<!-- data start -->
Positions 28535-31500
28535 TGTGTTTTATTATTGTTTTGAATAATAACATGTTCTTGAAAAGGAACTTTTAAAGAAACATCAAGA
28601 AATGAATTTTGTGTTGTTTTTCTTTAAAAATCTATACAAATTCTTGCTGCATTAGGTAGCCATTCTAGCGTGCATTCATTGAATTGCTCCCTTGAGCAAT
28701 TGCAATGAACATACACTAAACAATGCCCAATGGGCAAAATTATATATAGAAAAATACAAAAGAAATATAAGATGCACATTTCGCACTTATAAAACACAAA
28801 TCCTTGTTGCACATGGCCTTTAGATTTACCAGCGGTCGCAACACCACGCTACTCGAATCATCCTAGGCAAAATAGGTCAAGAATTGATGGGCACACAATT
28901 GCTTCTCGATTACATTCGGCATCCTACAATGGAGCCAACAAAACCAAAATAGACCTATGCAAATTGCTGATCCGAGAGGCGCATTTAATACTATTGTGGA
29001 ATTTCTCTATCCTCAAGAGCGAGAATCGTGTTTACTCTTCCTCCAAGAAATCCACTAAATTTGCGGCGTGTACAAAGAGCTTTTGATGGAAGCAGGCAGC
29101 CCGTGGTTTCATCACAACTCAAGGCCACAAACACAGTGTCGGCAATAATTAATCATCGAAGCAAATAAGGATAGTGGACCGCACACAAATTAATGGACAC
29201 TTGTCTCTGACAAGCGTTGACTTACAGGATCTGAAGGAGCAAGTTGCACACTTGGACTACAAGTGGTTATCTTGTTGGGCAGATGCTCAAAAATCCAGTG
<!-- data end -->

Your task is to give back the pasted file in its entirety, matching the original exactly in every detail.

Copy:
Positions 28535-31500
28535 TGTGTTTTATTATTGTTTTGAATAATAACATGTTCTTGAAAAGGAACTTTTAAAGAAACATCAAGA
28601 AATGAATTTTGTGTTGTTTTTCTTTAAAAATCTATACAAATTCTTGCTGCATTAGGTAGCCATTCTAGCGTGCATTCATTGAATTGCTCCCTTGAGCAAT
28701 TGCAATGAACATACACTAAACAATGCCCAATGGGCAAAATTATATATAGAAAAATACAAAAGAAATATAAGATGCACATTTCGCACTTATAAAACACAAA
28801 TCCTTGTTGCACATGGCCTTTAGATTTACCAGCGGTCGCAACACCACGCTACTCGAATCATCCTAGGCAAAATAGGTCAAGAATTGATGGGCACACAATT
28901 GCTTCTCGATTACATTCGGCATCCTACAATGGAGCCAACAAAACCAAAATAGACCTATGCAAATTGCTGATCCGAGAGGCGCATTTAATACTATTGTGGA
29001 ATTTCTCTATCCTCAAGAGCGAGAATCGTGTTTACTCTTCCTCCAAGAAATCCACTAAATTTGCGGCGTGTACAAAGAGCTTTTGATGGAAGCAGGCAGC
29101 CCGTGGTTTCATCACAACTCAAGGCCACAAACACAGTGTCGGCAATAATTAATCATCGAAGCAAATAAGGATAGTGGACCGCACACAAATTAATGGACAC
29201 TTGTCTCTGACAAGCGTTGACTTACAGGATCTGAAGGAGCAAGTTGCACACTTGGACTACAAGTGGTTATCTTGTTGGGCAGATGCTCAAAAATCCAGTG